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Uneasy laughs in NOLA

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A t-shirt sold in New Orleans. Photo by Sarah Cameron

A t-shirt sold in New Orleans. Photo by Sarah Cameron
Uneasy laughs in NOLA

New Orleans souvenir T-shirts have taken on a humorous twist. The sayings are amusing and shocking, but do they unwittingly excuse the Federal Emergency Management Agency?

NEW ORLEANS — When I first walked through the miles of French Quarter stores hawking Mardi Gras masks and “I got bourbon-faced on shit street” shirts, I was a little taken aback by one design which read “I drove my Chevy to the levee but the levee was gone.”

There were two gut reactions: first off, I didn’t want to have “American Pie” stuck in my head, never mind the fact that Don McLean isn’t particularly representative of those New Orleans sounds. Secondly, is it improper to laugh at tourist humor about a huge fatal disaster?

These questions got swept aside as bemusement set in. Proudly on display in many stores was a collection ofFEMA-based tacky tourist humor: shirts and bags adorned with slogans such as “FEMA Evacuation Plan: Run Bitch, Run!” and “FEMA: Find Every Mexican Available.”

FEMA, the Federal Emergency Management Agency, an organization that as a foreigner I hadn’t heard of until Hurricane Katrina hit, was now a joke. Literally.

Of course, FEMA does a fine job of making a joke of itself without the help of stencil-happy screen-printers. It wasnever so much that FEMA considered themselves a joke, more that the White House, and in turn the agency, couldn’t quite manage to take emergency management seriously.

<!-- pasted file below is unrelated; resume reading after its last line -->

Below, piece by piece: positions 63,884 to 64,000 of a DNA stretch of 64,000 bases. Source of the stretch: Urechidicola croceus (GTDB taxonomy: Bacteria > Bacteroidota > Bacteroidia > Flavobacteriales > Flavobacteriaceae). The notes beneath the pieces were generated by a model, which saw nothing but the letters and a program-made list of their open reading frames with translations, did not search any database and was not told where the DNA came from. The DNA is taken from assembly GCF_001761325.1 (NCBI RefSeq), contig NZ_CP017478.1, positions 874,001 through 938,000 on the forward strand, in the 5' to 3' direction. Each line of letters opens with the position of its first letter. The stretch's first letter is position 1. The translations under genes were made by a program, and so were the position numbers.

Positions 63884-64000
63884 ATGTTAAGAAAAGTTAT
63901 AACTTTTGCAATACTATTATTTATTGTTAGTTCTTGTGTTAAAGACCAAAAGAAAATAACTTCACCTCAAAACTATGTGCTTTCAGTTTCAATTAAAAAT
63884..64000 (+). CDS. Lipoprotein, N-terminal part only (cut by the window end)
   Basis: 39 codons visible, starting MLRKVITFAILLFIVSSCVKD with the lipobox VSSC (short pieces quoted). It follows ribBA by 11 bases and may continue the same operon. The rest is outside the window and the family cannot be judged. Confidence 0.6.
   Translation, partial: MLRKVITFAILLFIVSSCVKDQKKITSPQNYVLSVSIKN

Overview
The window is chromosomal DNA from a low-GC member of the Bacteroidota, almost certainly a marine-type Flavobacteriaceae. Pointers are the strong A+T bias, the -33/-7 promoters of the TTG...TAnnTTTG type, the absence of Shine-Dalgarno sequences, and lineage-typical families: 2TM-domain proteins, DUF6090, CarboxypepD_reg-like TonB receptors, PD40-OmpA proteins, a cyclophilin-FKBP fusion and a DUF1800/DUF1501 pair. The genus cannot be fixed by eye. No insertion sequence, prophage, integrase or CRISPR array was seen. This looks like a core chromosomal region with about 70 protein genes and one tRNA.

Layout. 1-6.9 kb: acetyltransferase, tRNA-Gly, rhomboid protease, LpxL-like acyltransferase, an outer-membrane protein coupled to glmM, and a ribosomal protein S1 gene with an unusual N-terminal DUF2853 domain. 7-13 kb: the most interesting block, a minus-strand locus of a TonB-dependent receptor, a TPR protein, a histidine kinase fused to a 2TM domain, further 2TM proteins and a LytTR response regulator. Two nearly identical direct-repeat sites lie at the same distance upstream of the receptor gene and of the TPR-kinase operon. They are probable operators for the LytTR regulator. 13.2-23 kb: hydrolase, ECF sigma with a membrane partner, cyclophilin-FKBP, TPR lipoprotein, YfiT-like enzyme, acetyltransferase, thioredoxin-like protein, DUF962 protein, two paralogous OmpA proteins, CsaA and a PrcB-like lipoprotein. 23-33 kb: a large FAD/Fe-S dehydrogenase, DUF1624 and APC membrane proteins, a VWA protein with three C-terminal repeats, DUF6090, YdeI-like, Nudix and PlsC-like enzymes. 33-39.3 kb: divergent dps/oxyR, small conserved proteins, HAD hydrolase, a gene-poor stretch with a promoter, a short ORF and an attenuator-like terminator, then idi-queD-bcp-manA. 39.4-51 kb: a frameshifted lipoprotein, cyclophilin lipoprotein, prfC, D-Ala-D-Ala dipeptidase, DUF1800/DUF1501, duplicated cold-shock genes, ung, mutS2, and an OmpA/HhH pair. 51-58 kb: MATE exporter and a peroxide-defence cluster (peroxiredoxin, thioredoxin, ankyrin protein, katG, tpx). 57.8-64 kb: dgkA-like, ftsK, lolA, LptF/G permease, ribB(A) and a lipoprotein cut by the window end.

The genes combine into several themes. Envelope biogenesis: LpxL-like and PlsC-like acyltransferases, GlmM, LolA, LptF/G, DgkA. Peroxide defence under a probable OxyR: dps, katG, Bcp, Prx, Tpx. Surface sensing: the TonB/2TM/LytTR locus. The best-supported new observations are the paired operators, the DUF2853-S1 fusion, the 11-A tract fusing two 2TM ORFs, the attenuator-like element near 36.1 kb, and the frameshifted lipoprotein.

FEMA’s carry-on-esque catastrophes under Bush have been well documented. In 2003 President Bush nominated Michael Brown, the former head of the International Arabian Horse Association, as the new Director of FEMA to oversee its diminishing budget and transition from an agency of “preparedness and recovery” to one of “response and recovery.” In September of 2005, Brown quit, though Bush famously thought he’d done a “heckuva job” in Hurricane response.

Then came the downright farcical. FEMA had cleaned up its act a little when fi res broke out across Southern California in October of 2007, but they thwarted their own good work when, in the middle of a front-page news story, they faked a press conference. I mean, really.

On February 20 of this year, FEMA published an 18-page “preparedness” document for the eventuality that a spy satellite might fall to Earth—perhaps they were attempting to divert attention from the Homeland Security report published February 21 that found that FEMA misdirected $13 million of hurricane relief funds in 2004 and 2005. For the record, it’s generally accepted that if a satellite is to come crashing to Earth, it will burn up in the atmosphere long before it lands on your local Dunkin’ Donuts.

But back to the shirts. It is in many respects thoroughly understandable that FEMA has become tourist humor. In New Orleans FEMA is legendary for its failings, and “FEMA Evacuation Plan: Run Bitch, Run” is a lot easier to swallow than “FEMA and Army Corps ineptitude, complacence and neglect killed 2000 of my neighbors.” Nonchalant humor sits far better with the mind-set of the Big Easy, and laughing at one’s disaster is another way to reassure tourists that it’s safe to come back,that we still know how to have a good time down here. Come, get bourbon-faced on shit street.

But there’s something ominous under this attitude. The humor serves the residents and the tourists, sure, but perhaps it also risks serving FEMA and the present administration? We can laugh at FEMA, but someone’s got to take them seriously, right? There are five months left until hurricane season. Who is more prepared, FEMA or the screen-printer?

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